President Bush kept his promise and rejected the will of the Congress and the demands of Americans to insure 10 million children. With his veto he saddled states with millions of dollars of debt as they try to keep up their end of the promise to working families and the children who are counting on the grown-ups to get it right.

Few government programs have had the level of success and support that the State Children’s Health Insurance Program (SCHIP) have had. In its five years, the number of uninsured children has dropped by one-third. Unfortunately, the number of children without healthcare coverage has started increasing again as fewer employers are offering insurance benefits. In 2006, 600,000 more children were added to the rolls of the uninsured.

Last week I had the chance to meet a mother whose daughter was enrolled in Healthy Start, Ohio’s SCHIP program. She told me about the amazing progress her daughter, who has Down’s syndrome, made because she had access to a wide range of therapies that helped Emily meet the developmental challenges she faced head on. Margaret left her job to care for Emily full time while her husband worked six and a half days a week running his own contracting business. They were doing ok. Then her husband’s business picked up just enough to push them out of range to be eligible for the program. He made $113 more a month than the year before and that was it. For the cost of a weekly trip to the grocery store, Emily lost her coverage.

Margaret tried to keep up Emily’s therapies, but when that first bill came for $3,750 she knew there was no way. And she wondered how she was going to help Emily maintain her progress. With the new expansion passed in Ohio, Emily will once again be able to enroll in Healthy Start and benefit from the care that is going to help her become all that she can be.

In many ways SCHIP is the best example of partnership and innovation we value so greatly as Americans. It has brought Republicans and Democrats together to design legislation for working families. It has brought state and federal government together to create plans responsive to the needs of each state and mindful of the fiscal pressures on the federal budget. It has provided an opportunity for the private and public sector to come together to provide health care for our children.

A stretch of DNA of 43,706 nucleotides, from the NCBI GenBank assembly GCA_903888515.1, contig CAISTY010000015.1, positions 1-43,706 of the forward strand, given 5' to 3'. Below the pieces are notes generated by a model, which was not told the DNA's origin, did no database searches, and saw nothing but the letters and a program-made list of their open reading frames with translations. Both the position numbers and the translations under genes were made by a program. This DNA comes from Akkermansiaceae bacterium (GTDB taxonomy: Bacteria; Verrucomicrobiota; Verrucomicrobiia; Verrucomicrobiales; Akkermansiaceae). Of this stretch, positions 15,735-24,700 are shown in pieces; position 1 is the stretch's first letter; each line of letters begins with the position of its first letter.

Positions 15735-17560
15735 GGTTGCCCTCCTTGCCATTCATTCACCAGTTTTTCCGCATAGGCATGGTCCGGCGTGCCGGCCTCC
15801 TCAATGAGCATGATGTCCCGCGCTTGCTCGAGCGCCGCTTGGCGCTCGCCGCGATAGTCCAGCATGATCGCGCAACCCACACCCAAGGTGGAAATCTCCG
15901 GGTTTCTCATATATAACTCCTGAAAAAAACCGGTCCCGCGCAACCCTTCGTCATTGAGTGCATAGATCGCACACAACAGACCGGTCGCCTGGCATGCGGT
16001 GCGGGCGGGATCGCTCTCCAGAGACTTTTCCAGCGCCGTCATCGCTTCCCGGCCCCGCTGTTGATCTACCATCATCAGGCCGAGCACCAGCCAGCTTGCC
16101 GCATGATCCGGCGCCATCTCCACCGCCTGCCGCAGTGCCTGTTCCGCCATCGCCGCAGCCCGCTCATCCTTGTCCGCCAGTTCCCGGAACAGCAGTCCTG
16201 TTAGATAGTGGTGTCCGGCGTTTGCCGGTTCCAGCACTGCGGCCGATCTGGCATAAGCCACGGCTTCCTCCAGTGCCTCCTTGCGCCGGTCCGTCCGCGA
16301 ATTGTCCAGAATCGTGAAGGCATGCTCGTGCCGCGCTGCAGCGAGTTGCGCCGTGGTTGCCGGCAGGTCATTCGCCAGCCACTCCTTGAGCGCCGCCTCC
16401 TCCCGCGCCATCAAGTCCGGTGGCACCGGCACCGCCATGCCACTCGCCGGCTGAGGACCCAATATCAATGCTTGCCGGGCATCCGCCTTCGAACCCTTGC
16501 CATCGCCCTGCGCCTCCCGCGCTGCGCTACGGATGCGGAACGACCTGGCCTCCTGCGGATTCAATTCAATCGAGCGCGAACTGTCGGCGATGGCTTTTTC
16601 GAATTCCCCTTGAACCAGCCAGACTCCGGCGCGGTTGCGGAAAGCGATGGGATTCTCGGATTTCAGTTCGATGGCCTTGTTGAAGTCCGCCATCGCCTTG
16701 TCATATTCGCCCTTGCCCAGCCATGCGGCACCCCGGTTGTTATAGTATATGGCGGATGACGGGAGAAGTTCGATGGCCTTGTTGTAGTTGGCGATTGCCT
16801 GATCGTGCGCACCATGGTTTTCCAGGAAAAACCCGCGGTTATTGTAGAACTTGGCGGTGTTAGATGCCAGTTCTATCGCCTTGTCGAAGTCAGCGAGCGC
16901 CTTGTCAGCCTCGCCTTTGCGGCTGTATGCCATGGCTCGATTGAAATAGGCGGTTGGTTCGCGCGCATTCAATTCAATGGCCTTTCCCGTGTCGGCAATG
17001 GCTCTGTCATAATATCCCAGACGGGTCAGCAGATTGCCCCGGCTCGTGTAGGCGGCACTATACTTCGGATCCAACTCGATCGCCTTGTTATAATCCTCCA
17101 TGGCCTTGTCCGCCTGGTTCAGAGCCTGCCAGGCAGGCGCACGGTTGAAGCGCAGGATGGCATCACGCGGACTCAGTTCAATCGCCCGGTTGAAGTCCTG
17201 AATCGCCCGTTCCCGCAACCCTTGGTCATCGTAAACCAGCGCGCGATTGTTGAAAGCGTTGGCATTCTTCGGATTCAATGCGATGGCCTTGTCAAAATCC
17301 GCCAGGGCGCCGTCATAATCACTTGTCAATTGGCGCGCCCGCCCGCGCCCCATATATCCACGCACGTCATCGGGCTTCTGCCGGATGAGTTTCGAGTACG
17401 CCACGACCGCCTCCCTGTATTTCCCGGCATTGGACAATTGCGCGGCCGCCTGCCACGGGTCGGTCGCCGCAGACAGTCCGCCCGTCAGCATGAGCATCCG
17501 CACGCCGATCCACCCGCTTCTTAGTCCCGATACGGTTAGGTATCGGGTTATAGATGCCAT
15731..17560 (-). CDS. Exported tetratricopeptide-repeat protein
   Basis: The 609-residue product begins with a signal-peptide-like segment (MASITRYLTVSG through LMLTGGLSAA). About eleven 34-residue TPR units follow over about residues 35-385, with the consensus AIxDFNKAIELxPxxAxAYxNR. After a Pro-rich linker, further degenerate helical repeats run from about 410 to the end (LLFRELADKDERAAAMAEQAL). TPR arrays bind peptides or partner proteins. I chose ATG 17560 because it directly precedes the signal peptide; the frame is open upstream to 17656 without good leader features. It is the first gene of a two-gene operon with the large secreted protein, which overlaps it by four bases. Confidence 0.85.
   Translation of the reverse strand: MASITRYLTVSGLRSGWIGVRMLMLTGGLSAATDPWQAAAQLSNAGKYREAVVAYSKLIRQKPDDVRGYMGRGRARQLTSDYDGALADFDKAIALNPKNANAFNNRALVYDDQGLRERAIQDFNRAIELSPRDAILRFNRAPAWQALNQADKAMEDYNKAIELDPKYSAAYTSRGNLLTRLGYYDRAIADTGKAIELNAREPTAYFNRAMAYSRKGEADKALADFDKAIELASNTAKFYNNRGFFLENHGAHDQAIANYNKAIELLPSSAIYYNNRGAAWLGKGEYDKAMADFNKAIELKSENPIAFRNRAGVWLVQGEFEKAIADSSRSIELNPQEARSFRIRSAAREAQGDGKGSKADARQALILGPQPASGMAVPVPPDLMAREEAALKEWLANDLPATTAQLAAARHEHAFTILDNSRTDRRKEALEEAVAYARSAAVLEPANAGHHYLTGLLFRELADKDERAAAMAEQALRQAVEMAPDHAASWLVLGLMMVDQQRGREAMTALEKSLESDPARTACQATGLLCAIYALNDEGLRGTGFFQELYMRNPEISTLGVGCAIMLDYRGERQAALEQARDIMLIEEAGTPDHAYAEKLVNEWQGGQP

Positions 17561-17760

If this isn’t motivation enough to renew SCHIP, there are 10 million more; the children who will be insured. Multiply that number by the parents who won’t have to worry about how they are going to pay for their child’s vaccinations or setting a broken leg or getting antibiotics. The ripple effect that this kind of program has on families cannot be underestimated. By removing some of the financial pressures facing millions, SCHIP is an investment in the security and strength of working families.

We are often instructed to do for the least among us. But surely these are not the only people who need their communities and their elected representatives to stand by them. Every week we hear about the soaring rise in health care costs and while it seems like little is being done to curb that growth, families who once were able to pay the mortgage, keep up with the utility bills, keep food in the house, and try to make sure they stay healthy are now faced with a balancing act. Can the electric bill wait another month so we can meet the mortgage? Can I skip this year’s doctor’s appointment so we can stretch this month’s food budget? These families may not be the poorest among us, but it is time their needs were valued just as much.

Americans recognize that working families are struggling to provide health care for their children and they want our leaders to do something about it. According to a poll by the Robert Wood Johnson Foundation, nine out of 10 voters believe SCHIP should be reauthorized and nearly two thirds believe Congress should provide an additional $35 billion over the next five years. Americans have spoken loud and clear on the issue and it is time that our elected officials follow their lead. If the president won’t, then the Congress must.
Thoms is a policy and planning associate with The Center for Community Solutions.